With my full time job recently starting back up, I’ve been busy catching up on projects and adjusting to my world as a weekend warrior again! That being said, while this month’s Tuesday Tool School is a bit late (if you’re new here, I host a Tool School on the first Tuesday of each month), I promise I didn’t forget! Today I’ll be tackling the ins and outs of the differing types of nailers that you can use in your workshop. I’ll be breaking down the details in this Nail Guns 101 post and then demoing some of the nailers I use in my shop on Instagram (so, be sure to check it out)!
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Introduction to Nail Guns 101
1. What Is A Nailer?
In Sam terms, if a hammer and a nail had a love child that was somehow gifted superpowers at birth… you’d have a nail gun.
Nail guns have one job – to drive nails into a material. They are seriously awesome for jobs that require power, punch, and need to be complete efficiently. There are several different types of nail guns for different jobs, and I’m going to break that down for you in a second. But, first we’ll tackle the difference between pneumatic and battery operated nailers.
2. Pneumatic Vs. Battery Operated Nailers
Two of the most common types of nail guns you will find on the market are pneumatic nailers and battery operated nailers.
Pneumatic nail guns are powered by an air compressor.
Pros: Consistently powered by air. More often more powerful.
Cons: Require a hose and a compressor, which can sometimes be bulky for smaller shops.
Cordless/Battery Operated nail guns are powered by a battery.
Pros: Cordless tools provide more opportunities for traveling with a tool.
Cons: Batteries don’t last forever, so you may need to charge your nailer in the middle of a project or have an additional battery on deck.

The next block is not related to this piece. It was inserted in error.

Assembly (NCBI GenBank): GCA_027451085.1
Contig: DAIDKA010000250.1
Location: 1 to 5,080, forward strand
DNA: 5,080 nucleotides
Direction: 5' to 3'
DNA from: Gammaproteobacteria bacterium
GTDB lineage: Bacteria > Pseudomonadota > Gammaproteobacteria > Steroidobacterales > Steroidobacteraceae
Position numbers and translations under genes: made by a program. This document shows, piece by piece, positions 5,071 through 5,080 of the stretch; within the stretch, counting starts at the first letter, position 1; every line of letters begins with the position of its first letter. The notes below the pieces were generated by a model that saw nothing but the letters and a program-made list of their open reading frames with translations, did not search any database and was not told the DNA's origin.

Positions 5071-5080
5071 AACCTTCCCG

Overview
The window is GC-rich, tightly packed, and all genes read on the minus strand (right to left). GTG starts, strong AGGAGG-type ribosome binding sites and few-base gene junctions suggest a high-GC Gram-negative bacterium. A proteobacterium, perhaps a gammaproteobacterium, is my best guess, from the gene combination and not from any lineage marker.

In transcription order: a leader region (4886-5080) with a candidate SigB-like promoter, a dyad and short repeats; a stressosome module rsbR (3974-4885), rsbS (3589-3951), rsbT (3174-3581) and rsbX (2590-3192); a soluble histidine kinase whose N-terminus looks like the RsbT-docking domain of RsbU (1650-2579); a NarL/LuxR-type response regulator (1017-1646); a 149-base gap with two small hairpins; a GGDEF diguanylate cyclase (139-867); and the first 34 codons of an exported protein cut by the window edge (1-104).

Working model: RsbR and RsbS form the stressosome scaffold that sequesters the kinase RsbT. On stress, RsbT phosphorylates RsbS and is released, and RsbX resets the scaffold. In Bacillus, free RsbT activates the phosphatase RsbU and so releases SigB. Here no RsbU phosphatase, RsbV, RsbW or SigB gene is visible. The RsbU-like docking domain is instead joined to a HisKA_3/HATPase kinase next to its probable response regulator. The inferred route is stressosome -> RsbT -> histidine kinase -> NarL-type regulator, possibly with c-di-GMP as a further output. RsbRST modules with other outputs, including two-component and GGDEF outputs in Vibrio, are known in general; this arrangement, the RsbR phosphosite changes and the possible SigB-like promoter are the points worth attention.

The type of nail gun you choose for your project will most likely depend on what fits your needs better. For example, I work in a small space and rely heavily on battery operated tools to save floor space and avoid tripping on wires and cords.
3. Types of Nail Guns
If you’re not familiar with nail guns, my goal here is to basically blow your mind with all of the options available on the market. Each nail gun has a specific purpose, so the type of project you are working on will help you decide what kind of nailer you might need. Here we go!
1. Framing Nailer
Framing nailers are the heaviest duty nailer you can use for a project. They are most often used for framing wood on larger construction jobs (hence the name). A framing nailer is ideal for working with 2x material (i.e., 2 x 4, 2 x 6, 2 x 8, etc.) as they can work with nails up to 3 ½” long.
Projects that use a framing nailer include (but are not limited to): building decks, framing a house, and building a fence.
2. Roofing Nailer
Roofing nailers are heavy duty nail guns (much like the framing nailer). This is a speciality nail gun that is used solely for the purpose of working on roofing jobs.
3. Flooring Nailer
Much like the roofing nailer, the flooring nailer is a specialty nail gun… but for flooring jobs.